In this issue of Preemie Matters - Register for our upcoming Webinar • Federal report shows a drop in preterm birth rates and infant mortaility • The Fragile Beginnings Preemie Parent Alliance, is featured at the 2012 BIO International Convention • We profile ROPARD • Research links hypoglycemia and developmental delays in preterm children • Consumer Reports gives over half of hospitals a safety score below 50 on a scale of 100.
NPIHC Webinar: August 9 - Vision Development & the Link to Overall Development in the Premature Infant
Join us on Thursday, August 9th from 2 to 3 p.m. Eastern Time for our next webinar, "Vision Development and the Link to Overall Development in the Premature Infant." Our speaker, Glen T. Steele, O.D. FCOVD, will provide a focused discussion of the most prevalent and significant issues involved in eye and vision care and development during infancy. Professor at the Southern College of Optometry in the Pediatric Service and chair of the American Optometric Association InfantSEE® Committee, Dr. Steele will focus on when problems are discovered and early intervention options for children. He will also present information on incidence of vision problems in premature infants, how vision links to overall development, current approaches to care and opportunities for parents and providers to positively impact the lives of these children. Register today!
New Report: Federal Statistics Show Drop in Preterm Birth Rates, Infant Mortality
The nation's preterm birth rate and infant mortality rate continue to decline, according to the U.S. federal government's annual statistical report,"America's Children in Brief: Key National Indicators of Well-Being, 2012." The proportion of infants born before 37 weeks' gestation dropped from 12.2 percent in 2009 to 12.0 percent in 2010. The rate of child deaths before the first birthday dropped from 6.4 percent per 1,000 births in 2009 to 6.1 per 1,000 births in 2010. The report is compiled by the Federal Interagency Forum on Child and Family Statistics, a working group of 22 federal agencies that produce and use data on child and family issues.
Partner News: Massachusetts Prematurity Network Featured at BIO International Convention
The Massachusetts prematurity network, the Fragile Beginnings Preemie Parent Alliance, was recently featured at the 2012 BIO International Convention, which brought together more than 16,500 leaders in the biotechnology industry from 49 states and 65 countries. The Fragile Beginnings collaboration was highlighted in a panel discussion entitled, "Biotech, Parents and Providers Partnering Together for Preemies" thanks to MedImmune's steadfast support of the Massachusetts network- and many others across the country. All four panelists (three of whom are preemie parents themselves) emphasized that prematurity extends far and long beyond the NICU, and that families should not travel this journey alone. Find excerpts from the panel discussion on YouTube.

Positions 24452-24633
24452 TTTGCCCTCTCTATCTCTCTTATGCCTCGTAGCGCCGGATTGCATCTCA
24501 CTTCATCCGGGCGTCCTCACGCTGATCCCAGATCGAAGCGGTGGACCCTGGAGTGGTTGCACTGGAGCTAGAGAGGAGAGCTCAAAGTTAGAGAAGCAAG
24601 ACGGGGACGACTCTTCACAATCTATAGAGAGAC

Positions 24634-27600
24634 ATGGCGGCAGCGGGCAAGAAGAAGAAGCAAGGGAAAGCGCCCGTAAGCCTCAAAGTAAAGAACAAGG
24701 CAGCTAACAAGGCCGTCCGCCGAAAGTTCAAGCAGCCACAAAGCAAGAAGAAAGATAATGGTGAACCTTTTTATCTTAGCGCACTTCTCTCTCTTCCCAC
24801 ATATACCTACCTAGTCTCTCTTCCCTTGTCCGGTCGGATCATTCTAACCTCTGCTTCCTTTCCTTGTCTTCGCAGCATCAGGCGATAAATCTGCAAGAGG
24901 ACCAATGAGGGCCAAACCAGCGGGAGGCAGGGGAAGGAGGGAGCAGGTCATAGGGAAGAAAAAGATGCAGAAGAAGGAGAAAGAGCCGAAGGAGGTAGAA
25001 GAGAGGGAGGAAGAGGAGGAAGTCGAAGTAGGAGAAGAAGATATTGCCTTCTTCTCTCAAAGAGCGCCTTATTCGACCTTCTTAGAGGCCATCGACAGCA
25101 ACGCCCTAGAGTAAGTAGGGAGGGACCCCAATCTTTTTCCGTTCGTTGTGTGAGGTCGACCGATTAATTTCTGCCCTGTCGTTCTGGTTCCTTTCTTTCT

Partner Profile: The Association of Retinopathy of Prematurity & Related Diseases (ROPARD)
ROPARD is an organization dedicated to eliminating problems of low vision and blindness in children caused by premature birth and retinal disease through clinically relevant research. To assist parents in understanding ROP, ROPARD sells books on the development of ROP babies and brochures about the importance of early pediatric ophthalmology appoints and describes in detail the stages of ROP. In 2001, ROPARD opened the Children's Low Vision Resource Center in Michigan to assist parents of children who are diagnosed as visually impaired or blind. Parents learn about appropriate toys, low vision aids and devices, educational equipment, books, and DVDs. Parent advisors are available to help parents become the primary facilitators in the development for their child. All services and materials are provided free of charge. Check out the ROPARD website for the books, brochures and more information about services
New Research: Hypoglycemia's Link to Developmental Delays in Children Born Preterm
New research published in the July 9 issue of Pediatrics suggests that better monitoring and timely treatment of hypoglycemia - low blood sugar - in preemies could help prevent developmental delays. The cohort included 832 moderately preterm children, assessed at ages 43 to 49 months using an Ages and Stages Questionnaire with parents and data from the children's medical records. After looking at associations of neonatal characteristics with developmental delays and adjusting for gender, small-for-gestational-age status, gestational age, and maternal education, they found that only hypoglycemia increased the risk of developmental delay at preschool age. The authors recommend that "a concerted effort to prevent hypoglycemia might enhance developmental outcome in this group."
New Report: Safety Challenges in America's Hospitals
Among American women who give birth in hospitals and preemie parents whose infants receive treatment in hospitals - often for extended periods - a new report on safety concerns is getting attention. More than half of the U.S. hospitals recently rated by Consumer Reports received a safety score below 50, on a scale of 1 to 100, leading to media coverage by networks including CBS News. Even the highest-scoring hospitals in the ratings have room for improvement, in areas including infection prevention, readmissions, radiation overload, medical harm, and overall safety performance. However, as they point out, the Consumer Reports ratings do not assess how successful hospitals are at treating medical conditions and are not the only sources that should be used to measure hospital safety and quality.
Information is reported as provided and does not necessarily represent the view of the National Healthy Mothers, Healthy Babies Coalition. A complete copy of HMHB's disclaimer is available on our website.